“Food and service is our name, but ABUSE is our game.”
Regulars to the Elbow Room Cafe, a Davie Street restaurant famous for dishing out a side of sass along with breakfast, will be sad to hear that co-founder Bryan Searle passed away Dec. 14. He was 87.
Searle and husband Patrice Savoie, who launched the popular Elbow Room more than three decades ago, discovered their snarky attitudes and sarcasm towards customers were as big a draw as their delicious, heaping plates of food. (On this reporter's first visit to the cafe, I made the mistake of asking for a decaf coffee and was met with a foul-mouthed tirade that ended with a suggestion my relatives should be rolling over in their graves at such a thought.)
Longtime friend and customer Laura McDiarmid called the news "heartbreaking."
“I still haven’t resolved myself to the fact Bryan’s gone,” said McDiarmid. “Bryan and Patrice did so much for the community.”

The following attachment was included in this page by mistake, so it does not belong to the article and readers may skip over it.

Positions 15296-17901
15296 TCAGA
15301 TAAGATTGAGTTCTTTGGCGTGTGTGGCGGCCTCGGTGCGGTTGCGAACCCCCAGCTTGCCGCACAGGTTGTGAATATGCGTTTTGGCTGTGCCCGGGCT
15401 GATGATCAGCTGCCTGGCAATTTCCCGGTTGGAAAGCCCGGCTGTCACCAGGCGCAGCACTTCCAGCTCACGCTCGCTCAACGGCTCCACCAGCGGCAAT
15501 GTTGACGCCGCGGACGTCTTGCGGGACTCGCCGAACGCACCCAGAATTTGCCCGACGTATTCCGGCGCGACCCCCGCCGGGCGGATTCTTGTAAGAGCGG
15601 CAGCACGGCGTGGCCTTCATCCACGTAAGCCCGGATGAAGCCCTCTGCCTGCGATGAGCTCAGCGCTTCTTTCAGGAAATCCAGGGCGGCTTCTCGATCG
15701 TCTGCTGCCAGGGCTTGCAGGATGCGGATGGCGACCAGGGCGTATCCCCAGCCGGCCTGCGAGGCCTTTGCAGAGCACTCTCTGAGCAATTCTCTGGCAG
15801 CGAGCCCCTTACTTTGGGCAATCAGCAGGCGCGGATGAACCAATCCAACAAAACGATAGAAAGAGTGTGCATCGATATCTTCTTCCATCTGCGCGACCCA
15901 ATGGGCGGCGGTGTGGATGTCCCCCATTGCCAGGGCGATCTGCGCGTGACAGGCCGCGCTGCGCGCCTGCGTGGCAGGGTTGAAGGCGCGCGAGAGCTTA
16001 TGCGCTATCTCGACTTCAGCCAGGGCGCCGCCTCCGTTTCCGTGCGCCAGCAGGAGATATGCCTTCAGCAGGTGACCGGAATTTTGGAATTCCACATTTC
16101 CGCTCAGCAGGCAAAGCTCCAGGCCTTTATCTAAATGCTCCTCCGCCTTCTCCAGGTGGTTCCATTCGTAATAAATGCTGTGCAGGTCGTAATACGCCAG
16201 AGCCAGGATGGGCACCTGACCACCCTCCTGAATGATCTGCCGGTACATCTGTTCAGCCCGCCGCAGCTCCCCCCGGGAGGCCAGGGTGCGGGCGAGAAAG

The couple were longtime supporters of A Loving Spoonful, a non-profit organization that provides free, nutritious meals to people living with HIV and AIDS. According to the Elbow Room’s house rules, anyone who doesn’t finish their plate of food is required to make a donation to the organization via the cafe. Searle and Savoie were also presented with the Patron of the Arts Award at this year’s Jessie Awards. The Jessie Richardson Theatre Awards recognize achievement in professional theatre in Vancouver. As well, the cafe was so infamous it became the inspiration for a play called Elbow Room: The Musical and a short film, A Little Elbow Room.
On a personal note, McDiarmid said she’s been going to the Elbow Room for more than 30 years.
“My grandson and Brian shared the same birthday, so I’ve been taking him there since he was a toddler,” said McDiarmid. “I always knew I could go in for a good meal and an insult.”
Spencer Chandra Herbert, MLA for Vancouver-West End, said while he doesn’t know the couple personally, he has eaten at the Elbow Room many times.
“I think there are very few people who don’t know about the Elbow Room — or are afraid to go in,” said Chandra Herbert. “But, they brought the community together. The Elbow Room is such an institution.”
Chandra Herbert added the Elbow Room has always been a safe place for members of the LGBT+ community to gather.
“There weren’t many places like that at the time,” said Chandra Herbert. “They set a good example. Bryan will be missed by many.”
Details regarding a celebration of life for Searle, have yet to be announced.